I think boys and girls have some of the same opportunities today. I definitely think that there are different factors that impact opportunities, things like race, economic status, education, sexuality and language. All of these important factors, which make up a person, play a role in how society views you and the opportunities it allows you. We as humans LOVE to put things into boxes, it helps us make sense of things. However, it’s incredibly harmful to both boys and girls to be pushed into categories. I think a lot of people exclude boys from the fact that the patriarchy is oppressive. We are fortunate because living in Australia means there are laws which try to eradicate gender-based discrimination completely, allowing girls and boys the same opportunities. But, unfortunately, around the world women still are treated as second-class humans.

Also, body image is such a prominent issue in today’s society. With unattainable beauty standards being projected through social media now more than ever, it’s impossible to escape. Society values women who accommodate to its beauty standards more. Men and boys view women as objects of desire and this is incredibly harmful, because women are so, so much more.

“Mostly, I want to make myself proud – it’s so important for me to put myself first in my life.”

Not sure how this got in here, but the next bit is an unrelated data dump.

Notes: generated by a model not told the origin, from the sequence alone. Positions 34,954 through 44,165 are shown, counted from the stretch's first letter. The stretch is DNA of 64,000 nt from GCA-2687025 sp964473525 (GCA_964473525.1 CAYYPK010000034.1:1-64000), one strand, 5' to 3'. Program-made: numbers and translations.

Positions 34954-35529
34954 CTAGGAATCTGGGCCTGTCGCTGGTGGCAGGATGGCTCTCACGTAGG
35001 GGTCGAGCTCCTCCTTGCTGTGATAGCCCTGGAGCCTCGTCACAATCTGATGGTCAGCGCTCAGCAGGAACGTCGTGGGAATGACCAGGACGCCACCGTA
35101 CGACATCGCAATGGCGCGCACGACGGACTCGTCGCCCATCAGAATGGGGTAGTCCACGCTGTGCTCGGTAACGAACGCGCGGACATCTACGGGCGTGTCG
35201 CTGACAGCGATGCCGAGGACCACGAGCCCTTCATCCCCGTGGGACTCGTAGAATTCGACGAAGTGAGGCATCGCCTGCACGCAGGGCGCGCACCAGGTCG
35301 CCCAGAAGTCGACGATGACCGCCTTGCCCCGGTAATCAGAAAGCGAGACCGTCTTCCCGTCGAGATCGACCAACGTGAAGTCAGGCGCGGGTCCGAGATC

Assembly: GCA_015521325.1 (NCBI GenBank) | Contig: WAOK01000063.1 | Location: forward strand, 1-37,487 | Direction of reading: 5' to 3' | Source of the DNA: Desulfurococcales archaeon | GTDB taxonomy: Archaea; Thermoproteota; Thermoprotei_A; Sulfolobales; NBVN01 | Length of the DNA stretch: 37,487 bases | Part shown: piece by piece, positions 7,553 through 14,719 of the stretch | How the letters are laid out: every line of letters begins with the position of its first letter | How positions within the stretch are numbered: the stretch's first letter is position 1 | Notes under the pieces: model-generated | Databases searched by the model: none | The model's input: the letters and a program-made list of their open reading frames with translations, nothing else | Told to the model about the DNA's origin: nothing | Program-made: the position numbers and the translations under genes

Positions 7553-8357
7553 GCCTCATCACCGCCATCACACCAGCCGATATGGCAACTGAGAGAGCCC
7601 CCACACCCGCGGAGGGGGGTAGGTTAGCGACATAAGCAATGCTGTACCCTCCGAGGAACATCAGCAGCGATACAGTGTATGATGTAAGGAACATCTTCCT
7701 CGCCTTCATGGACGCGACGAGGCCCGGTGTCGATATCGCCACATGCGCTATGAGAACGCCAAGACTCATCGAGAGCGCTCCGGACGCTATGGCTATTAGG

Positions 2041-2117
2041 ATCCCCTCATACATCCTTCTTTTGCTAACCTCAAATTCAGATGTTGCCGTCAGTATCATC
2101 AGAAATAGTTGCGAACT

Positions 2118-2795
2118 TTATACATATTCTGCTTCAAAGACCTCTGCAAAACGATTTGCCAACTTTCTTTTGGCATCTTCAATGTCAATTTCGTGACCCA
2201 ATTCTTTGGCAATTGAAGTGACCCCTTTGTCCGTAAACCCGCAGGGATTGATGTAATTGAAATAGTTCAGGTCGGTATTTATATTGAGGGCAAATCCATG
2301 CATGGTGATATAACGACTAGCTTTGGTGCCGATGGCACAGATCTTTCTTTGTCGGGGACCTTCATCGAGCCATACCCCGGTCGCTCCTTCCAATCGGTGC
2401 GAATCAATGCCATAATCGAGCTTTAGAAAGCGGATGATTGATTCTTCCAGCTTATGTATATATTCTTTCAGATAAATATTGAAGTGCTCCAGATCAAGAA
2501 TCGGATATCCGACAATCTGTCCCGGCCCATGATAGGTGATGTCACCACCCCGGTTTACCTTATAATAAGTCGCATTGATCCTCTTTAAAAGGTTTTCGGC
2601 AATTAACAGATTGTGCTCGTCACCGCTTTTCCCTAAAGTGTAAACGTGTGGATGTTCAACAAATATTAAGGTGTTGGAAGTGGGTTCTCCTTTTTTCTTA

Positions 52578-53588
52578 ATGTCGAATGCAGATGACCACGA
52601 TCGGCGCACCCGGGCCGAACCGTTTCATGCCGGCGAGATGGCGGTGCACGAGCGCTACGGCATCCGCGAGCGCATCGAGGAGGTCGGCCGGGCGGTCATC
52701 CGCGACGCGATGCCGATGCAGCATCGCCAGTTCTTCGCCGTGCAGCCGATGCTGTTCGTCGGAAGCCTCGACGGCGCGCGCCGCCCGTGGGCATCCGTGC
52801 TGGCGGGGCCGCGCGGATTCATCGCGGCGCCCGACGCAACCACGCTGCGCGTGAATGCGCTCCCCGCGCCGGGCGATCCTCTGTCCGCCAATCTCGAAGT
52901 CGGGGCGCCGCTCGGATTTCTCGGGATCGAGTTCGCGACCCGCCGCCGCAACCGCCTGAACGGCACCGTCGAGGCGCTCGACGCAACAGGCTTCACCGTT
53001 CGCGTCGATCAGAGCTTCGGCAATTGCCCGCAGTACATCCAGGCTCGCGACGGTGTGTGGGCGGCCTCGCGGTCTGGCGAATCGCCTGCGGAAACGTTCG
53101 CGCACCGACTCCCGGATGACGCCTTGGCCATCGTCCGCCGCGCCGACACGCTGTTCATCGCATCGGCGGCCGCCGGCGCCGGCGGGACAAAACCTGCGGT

When I leave school I want to take risks. I want to be the best, most accepting, open-minded version of myself possible. I want to be the sort of person who my younger self would look at and think ‘wow, she is so cool’. No matter what field I pursue, I want to be the best at what I do. Mostly, I want to make myself proud – it’s so important for me to put myself first in my life.

Am I worried about inequality in the workplace? Yes and no. It is almost inevitable that my work may not be as respected as that of a man, but like the women before me, I plan on trying to help dismantle prejudices in the workplace. I think having women in positions of leadership will help effect change faster.

As for right now, all sorts of changes need to happen, and if I’m alive to see them take effect, I’ll be grateful. I think people need to be more respectful, to hate less and love more. I really believe in, ‘If you don’t have anything nice to say, don’t say anything at all.’

To me International Women’s Day is a day of empowerment.”

International Women’s Day is when we celebrate those women who have overcome obstacles set by the patriarchy and achieved great things. It’s a day where we remember all the women who fought and protested for women’s rights. It’s a day where women all over the world come together and unite in our shared cause; a day where we fight for the women who are being marginalised, treated as less-than and being oppressed. To me International Women’s Day is a day of empowerment.”